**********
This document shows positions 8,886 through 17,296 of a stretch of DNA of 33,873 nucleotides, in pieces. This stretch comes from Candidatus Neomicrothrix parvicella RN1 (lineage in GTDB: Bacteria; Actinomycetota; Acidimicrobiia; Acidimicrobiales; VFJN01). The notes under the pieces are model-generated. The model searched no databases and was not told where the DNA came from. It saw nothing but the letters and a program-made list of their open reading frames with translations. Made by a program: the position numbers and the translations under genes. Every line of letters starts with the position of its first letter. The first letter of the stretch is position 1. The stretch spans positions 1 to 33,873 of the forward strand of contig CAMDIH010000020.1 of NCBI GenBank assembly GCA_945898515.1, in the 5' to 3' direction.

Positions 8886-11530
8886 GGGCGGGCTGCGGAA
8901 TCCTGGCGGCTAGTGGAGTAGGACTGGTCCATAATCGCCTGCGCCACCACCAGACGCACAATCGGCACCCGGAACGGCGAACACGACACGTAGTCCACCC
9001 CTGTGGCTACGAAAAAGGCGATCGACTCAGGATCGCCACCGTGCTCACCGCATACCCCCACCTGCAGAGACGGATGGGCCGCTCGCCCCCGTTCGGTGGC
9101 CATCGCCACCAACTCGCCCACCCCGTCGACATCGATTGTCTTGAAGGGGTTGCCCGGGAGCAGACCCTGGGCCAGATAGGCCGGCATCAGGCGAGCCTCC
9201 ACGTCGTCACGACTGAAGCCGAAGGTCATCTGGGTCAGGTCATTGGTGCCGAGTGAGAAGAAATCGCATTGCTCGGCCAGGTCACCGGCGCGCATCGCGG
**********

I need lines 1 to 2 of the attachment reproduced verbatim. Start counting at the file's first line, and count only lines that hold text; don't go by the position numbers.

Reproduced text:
This document shows positions 8,886 through 17,296 of a stretch of DNA of 33,873 nucleotides, in pieces. This stretch comes from Candidatus Neomicrothrix parvicella RN1 (lineage in GTDB: Bacteria; Actinomycetota; Acidimicrobiia; Acidimicrobiales; VFJN01). The notes under the pieces are model-generated. The model searched no databases and was not told where the DNA came from. It saw nothing but the letters and a program-made list of their open reading frames with translations. Made by a program: the position numbers and the translations under genes. Every line of letters starts with the position of its first letter. The first letter of the stretch is position 1. The stretch spans positions 1 to 33,873 of the forward strand of contig CAMDIH010000020.1 of NCBI GenBank assembly GCA_945898515.1, in the 5' to 3' direction.

Positions 8886-11530